## create FIR filter from s-domain equation using Matlab firpm or other method

Started by 7 years ago9 replieslatest reply 7 years ago447 views

Hello, I work with standards that specify first and second order PLL transfer-function (e.g. filtering) using s-domain (Laplace) equations. I know that Matlab has a function firpm that accepts a frequency characteristic to create FIR coefficients.

While I can to use the s-domain equation to compute a magnitude plot that I can then extract the required frequency characteristic to input into firpm. But that s-domain equation has a specific phase response that needs to be matched as well.

Really what I need is an FIR filter that matches the magnitude, peaking, roll-off, and phase characteristics of the Laplace equation.

Would firpm ensure all of this, or, are all bets off? Is there a better way to tackle this?

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Are you going to be simulating the PLL?  If so think you'll find that a FIR filter that accurately duplicates the characteristics of your Laplace-domain specification is going to be very long.  If you're simulating it anyway, why not use a simulation in the time domain?

If you're trying to duplicate the PLL, then please stop and think.  Getting a FIR filter that duplicates the characteristics of some PLL is just going to be a distraction -- you should be thinking of how to make your PLL controller work in digital-land such that you get the performance that you need.

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Hello, there are different ways to transform an analog filter (s domain equation) to a digital filter. They correspond to different ways to map the s-plane into the z-plane. You could try the bilinear transformation: https://ch.mathworks.com/help/signal/ref/bilinear....

Best regards, Sara

Sorry, I just realise that you wanted an FIR filter, whereas bilinear will give you an IIR. But (as far as I remember) this IIR would match both the phase and magnitude response of your original s-domain filter for frequencies that are smaller than the Nyquist frequency.

Regards,

Sara

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Thanks Sara, Besides computation time and the possibility of not converging, is there any technical downside to IIR vs FIR as far as the filtered result is concerned? For example, the IIR phase response can vary erratically, etc.

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The link posted by JOS give a good comparison.

I would mainly choose FIR if I want a linear phase, but seems not to be your case, as you want the same phase as your s-domain function. I do not see any particular downsize in using IIR (you could post the s-domain function as Michael says). The magnitude and phase of the resulting function cannot match those of your s-domain function at all frequencies (due to frequency warping). It will be the case only far from fs/2 (or around a matching frequency fp that you specify). You should check the phase and magnitude of the resulting transfer function to see if it is what you need. and also the poles to see if there is risk of instability (poles too close to the unit circle) and pay attention of the structure you use if implementing in fixed point arithmetic.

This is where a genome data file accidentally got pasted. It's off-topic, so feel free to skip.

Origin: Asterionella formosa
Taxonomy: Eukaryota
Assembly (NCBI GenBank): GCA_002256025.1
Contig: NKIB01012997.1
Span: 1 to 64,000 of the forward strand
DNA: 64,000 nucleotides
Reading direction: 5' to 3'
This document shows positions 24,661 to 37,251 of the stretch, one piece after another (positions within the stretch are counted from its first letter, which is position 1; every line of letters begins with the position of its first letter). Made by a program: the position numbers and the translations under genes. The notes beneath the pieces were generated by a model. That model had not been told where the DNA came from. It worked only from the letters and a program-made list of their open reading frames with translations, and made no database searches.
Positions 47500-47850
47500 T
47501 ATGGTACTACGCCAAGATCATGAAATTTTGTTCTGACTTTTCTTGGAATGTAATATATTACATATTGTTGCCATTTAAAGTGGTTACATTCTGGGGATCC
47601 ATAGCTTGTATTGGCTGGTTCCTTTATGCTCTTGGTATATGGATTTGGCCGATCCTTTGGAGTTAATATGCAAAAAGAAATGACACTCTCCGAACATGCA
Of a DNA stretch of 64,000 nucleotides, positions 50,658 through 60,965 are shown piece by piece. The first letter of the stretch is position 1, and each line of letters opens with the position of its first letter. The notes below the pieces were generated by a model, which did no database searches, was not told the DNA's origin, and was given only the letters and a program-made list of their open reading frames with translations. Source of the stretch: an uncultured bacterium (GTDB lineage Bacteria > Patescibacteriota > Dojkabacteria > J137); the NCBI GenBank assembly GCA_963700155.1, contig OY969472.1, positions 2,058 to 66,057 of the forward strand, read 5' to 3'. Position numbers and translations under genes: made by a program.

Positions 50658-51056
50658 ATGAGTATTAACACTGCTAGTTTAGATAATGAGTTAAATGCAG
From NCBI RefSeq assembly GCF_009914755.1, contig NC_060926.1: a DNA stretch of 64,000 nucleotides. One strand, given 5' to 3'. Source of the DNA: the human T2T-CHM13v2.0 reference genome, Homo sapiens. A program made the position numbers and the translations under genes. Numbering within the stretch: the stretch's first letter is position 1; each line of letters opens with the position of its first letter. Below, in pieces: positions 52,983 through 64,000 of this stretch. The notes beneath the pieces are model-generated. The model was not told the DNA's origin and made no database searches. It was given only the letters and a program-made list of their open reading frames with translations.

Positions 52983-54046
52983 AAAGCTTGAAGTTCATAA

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I posted the function below. I don't like the sound of: "The magnitude and phase of the resulting function cannot match those of your s-domain function at all frequencies..." Won't this cause a problem? What if I set fp=fs/2 (is that a solution)?

A low pass filter should be accurate from low frequencies up to about an order of magnitude higher in frequency than the corner frequency (after things have started rolling off). If it's not accurate near Fs/2, seems like it should be a big issue. In this not the case in all applications? Sorry for the rookie question.

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The bi-linear transform maps (compress, warps) the whole frequency range of your s-domain function, 0 to inf, to the available frequency range in the z-domain, 0 to fs/2 (or 0 to pi if you use normalised frequency). The mapping has the shape of an arctan, which is highly nonlinear. From https://en.wikipedia.org/wiki/Bilinear_transform: "The transform preserves stability and maps every point of the frequency response of the continuous-time filter, to a corresponding point in the frequency response of the discrete-time filter, although to a somewhat different frequency, as shown in the Frequency warping section below. This means that for every feature that one sees in the frequency response of the analog filter, there is a corresponding feature, with identical gain and phase shift, in the frequency response of the digital filter but, perhaps, at a somewhat different frequency. This is barely noticeable at low frequencies but is quite evident at frequencies close to the Nyquist frequency."

Frequency warping is unavoidable because you cannot otherwise fit an infinite frequency into a finite one. But a low-pass will still be a low-pass and a resonator will still be a resonator (however the cut-off and the resonance may be in a different place). But you can play with the sampling frequency and prewarping (optional parameter Fp that indicates in hertz a "match" frequency, that is, a frequency for which the frequency responses before and after mapping match exactly) so that the response is what you want for certain frequencies. Choose a sampling frequency that is much higher than the resonance and/or try prewarping using as match frequency fp the resonance frequency of the s-function. Finally you should plot both responses of the s-function and the z-function to verify.

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